Antonina Żabińska. PHOTO: Warsaw Zoological Garden.
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At home with danger

“The Director and his wife arrived, a bottle of vodka in hand, and welcomed us warmly in the basement”, as Regina described the Żabińskis after the war. “They offered us warm soup, and then we drank one shot each”. The family spent the first few nights in the corridor next to the old lion’s house, then they moved to the villa’s basement. During daytime, Samuel used to sneak to the aviary, where he sat until the evening, wrapped in fur coat and locked from the outside. Regina and the children climbed upstairs. “The children were at home with danger and well-acquainted with conspiracy. […] They could stay quiet for hours, walk soundlessly, lie still.”

Regina and Samuel Kenigswein. PHOTO: Warsaw Zoological Garden.
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The squirrels

In mid-December the Kenigswein family were getting ready for a change of shelter. “A friendly hairdresser provided me with perhydrol and instruction how to dye hair. I locked myself with the whole family in the bathroom, little Rysio outside on the watch” recalls Antonina Żabińska. The family was dubbed “the squirrels”, as the Director’s wife succeeded in dying their hair fiery red. The Kenigsweins went to the new shelter with new haircuts. They did survive the war. Alas, Samuel Kenigswein died of heart disease in 1946. Regina and the children settled in Israel. She used to say of Jan Żabiński: “This is not a man, […] this was God himself who came to me to help me”.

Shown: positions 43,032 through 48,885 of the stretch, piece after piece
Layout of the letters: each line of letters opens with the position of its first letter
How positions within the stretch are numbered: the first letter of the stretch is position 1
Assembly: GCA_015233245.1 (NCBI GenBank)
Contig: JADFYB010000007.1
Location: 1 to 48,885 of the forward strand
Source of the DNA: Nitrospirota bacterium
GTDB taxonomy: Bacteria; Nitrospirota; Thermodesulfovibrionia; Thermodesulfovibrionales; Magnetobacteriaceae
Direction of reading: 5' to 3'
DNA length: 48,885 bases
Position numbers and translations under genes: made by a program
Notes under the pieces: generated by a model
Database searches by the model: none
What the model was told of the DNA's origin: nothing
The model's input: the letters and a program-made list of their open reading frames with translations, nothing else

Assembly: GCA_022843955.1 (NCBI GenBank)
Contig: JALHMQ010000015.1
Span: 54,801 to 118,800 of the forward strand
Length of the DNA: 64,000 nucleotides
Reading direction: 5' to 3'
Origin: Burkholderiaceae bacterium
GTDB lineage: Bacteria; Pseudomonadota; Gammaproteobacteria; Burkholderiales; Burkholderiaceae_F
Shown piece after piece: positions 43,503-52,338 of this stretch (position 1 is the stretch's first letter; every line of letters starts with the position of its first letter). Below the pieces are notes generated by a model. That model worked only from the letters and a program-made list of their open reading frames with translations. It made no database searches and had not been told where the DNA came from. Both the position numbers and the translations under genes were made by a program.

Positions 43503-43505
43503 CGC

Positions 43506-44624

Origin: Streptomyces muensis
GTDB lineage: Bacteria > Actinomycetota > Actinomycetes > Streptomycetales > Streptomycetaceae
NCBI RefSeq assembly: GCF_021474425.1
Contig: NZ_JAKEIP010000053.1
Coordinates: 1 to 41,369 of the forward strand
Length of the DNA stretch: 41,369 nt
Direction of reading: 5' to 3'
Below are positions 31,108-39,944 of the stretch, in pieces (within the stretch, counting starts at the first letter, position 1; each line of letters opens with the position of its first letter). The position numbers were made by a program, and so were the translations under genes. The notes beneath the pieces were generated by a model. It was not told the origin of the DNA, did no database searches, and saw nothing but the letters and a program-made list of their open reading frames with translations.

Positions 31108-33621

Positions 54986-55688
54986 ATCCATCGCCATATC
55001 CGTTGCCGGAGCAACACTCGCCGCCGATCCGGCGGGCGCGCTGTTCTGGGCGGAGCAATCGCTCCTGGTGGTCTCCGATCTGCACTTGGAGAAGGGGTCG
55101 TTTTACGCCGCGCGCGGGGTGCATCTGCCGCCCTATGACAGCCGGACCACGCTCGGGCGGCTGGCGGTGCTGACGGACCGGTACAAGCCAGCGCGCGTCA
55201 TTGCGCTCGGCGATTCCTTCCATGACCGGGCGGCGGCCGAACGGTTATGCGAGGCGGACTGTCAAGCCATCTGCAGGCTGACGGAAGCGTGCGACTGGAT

The Kenigswein family, postwar photo. PHOTO: Warsaw Zoological Garden.

img6 Rachela Auerbach

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From a village to the big city lights

The village of Łanowce, Borszczów county, mail delivery to Jeziorany near Czortkow – this is how people addressed their correspondence to Rachel Auerbach’s family. Rachel came from a poor peasant family from Eastern Małopolska. She visited her home for the last time in 1933. Having obtained her academic education in Lwów, Rachel Auerbach was gradually building a career amongst the literary milieu of prewar Poland. She was a writer, journalist and literary critic writing in both Polish and Yiddish.

Jan Kazimierz University in Lviv, the interwar period. PHOTO: National Digital Archive.
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The ghetto

The war transformed Rachel Auerbach, a high-spirited activist of the Jewish cultural scene, into Rachel Auerbach, a  chronicler of the Holocaust. From October 1939, she ran a soup kitchen at 40 Leszno Street in Warsaw, following Emanuel Ringelblum’s instruction. Pots and pans, plates, cutlery as well as food produce were recovered from the rubble, anti-tank ditches and barricades. First clients of the soup kitchen were men of letters with their families. Rachel Auerbach kept a diary. A draft to the soup kitchen’s monograph belongs to the first part of the famed Ringelblum Archive, in which creation and hiding Auerbach actively participated.